The deals are struck in different ways. In most cases, farmers buy digesters and either use the gas themselves, sell it to a utility, or use it to power a generator that feeds electricity to the utility's grid. In another model, the manufacturer owns the digester and sells the gas. In those cases the farmers provide the manure and the land, and get the fertilizer, bedding and a cut of revenues from sales of gas. Last year, for example, Hunter Haven Farms in Pearl City, Ill., paid $960,000 - half of it subsidized by state and federal grants - for a GHD digester that processes waste from 600 dairy cows. Hunter Haven then pipes its methane into a generator, and sells the resulting electricity to Commonwealth Edison for 3.5 cents per kilowatt hour.
Douglas R. Block, Hunter Haven's president, said the farm was saving $60,000 annually by using fibrous solids from the digester as bedding, and sells $12,000 worth of bedding to other farmers. And he anticipates at least $16,000 in added revenue from carbon credits, the tradeable units for reducing methane emissions.
Five Star Dairy, a 900-cow dairy farm in Elk Mound, Wis., anticipates a similar profit stream from the $1.2 million Microgy digester it installed in 2004. Lee Jensen, Five Star's general manager, said the Dairyland Power Cooperative pays him about 5 cents per kilowatt hour for energy, and that he is saving money on bedding and fertilizer.
"We're not taking any risk, the reduction in odors is huge, and we're powering 600 homes with 900 cows," he said. "You've got to admit, that's pretty efficient."
The digester companies are betting their futures that more farmers will agree with him. Environmental Power is phasing out an older business in burning waste coal to focus on its Microgy subsidiary, which uses a technology that it licensed from Xergi, a Danish company. Microgy, whose digesters can accept used cooking grease as well as manure, has already sold three of its machines in Wisconsin, and is building one in Huckabay, Tex., that will process waste from 10,000 cows. It will own that one itself, and hopes to sell the resulting gas on the open market.
GHD is cutting back on its business of cleaning up pollution from underground gas tanks to concentrate on the anaerobic digestion patents it has held since the late 1990's. It has sold 15 small manure digesters and is building 6 more.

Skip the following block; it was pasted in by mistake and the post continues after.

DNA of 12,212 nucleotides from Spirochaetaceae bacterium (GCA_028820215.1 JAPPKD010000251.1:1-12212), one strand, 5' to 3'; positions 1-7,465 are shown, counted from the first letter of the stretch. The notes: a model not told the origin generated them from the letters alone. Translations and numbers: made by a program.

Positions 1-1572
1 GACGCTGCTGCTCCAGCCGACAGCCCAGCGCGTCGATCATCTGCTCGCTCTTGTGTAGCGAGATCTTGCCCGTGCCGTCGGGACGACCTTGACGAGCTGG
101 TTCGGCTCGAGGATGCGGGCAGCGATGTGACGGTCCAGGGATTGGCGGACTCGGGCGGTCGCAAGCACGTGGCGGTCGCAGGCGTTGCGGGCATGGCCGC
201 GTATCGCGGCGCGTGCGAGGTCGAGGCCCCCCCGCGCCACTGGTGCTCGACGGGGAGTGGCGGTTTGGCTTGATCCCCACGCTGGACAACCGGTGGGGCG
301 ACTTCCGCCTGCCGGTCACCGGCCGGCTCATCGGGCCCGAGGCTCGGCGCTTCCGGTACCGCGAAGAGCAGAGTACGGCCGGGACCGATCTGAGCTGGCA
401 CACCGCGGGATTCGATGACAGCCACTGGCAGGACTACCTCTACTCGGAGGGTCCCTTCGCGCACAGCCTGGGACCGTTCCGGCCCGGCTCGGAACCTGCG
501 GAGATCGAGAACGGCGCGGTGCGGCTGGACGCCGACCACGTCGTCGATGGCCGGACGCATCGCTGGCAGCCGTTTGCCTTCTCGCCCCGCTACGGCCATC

Intrepid Technology and Resources, based in Idaho Falls, Idaho, is discontinuing its engineering services business to concentrate on its digester processes. Dennis D. Keiser, Intrepid's chief executive, said that in five or six years, he expects Intrepid will be collecting manure from 100,000 cows on 50 farms, and generating enough gas to serve 40,000 homes. "We're not profitable yet, but in the next 12 months we will be," he predicted. That may yet depend on the utilities that accept the processed gas, particularly since Agstar and some states have cut back on subsidies.
"Digesters need to get at least 6 cents a kilowatt hour to break even, and too many utilities want to pay 2 cents," said George Sterzinger, executive director of the Renewable Energy Policy Project, a nonpartisan research group in Washington.
But utilities are coming around. Dairyland is taking enough manure-generated electricity from Microgy projects in Wisconsin to power 1,800 homes, and John M. McWilliams, the utility's resource planner, said he hoped to have 30 digesters linked to his grid soon. Mr. McWilliams called manure-to-energy systems one of the few environmental technologies that can offer guaranteed supply and stable prices.
"Wind blows intermittently, people don't want more rivers and streams dammed up, there aren't many new landfills to tap, and we're captive to railroads to transport coal," he said. "Manure digestion is probably the only way we can expand."
Central Vermont Public Service is letting its customers choose. In October 2004 it gave its 151,000 customers an option to pay a few cents more for "cow power," so that the utility could pay for the more expensive electricity generated from manure. More than 3,000 customers have agreed to do so, and David J. Dunn, a senior energy consultant at the utility, said more keep signing up.
The utility is buying gas from one farm now, but Mr. Dunn said two others are installing digesters, and two more plan to do so soon.
"We've already got more customers signed up than cow power to sell them," Mr. Dunn said. "Cow power is really a market-driven program."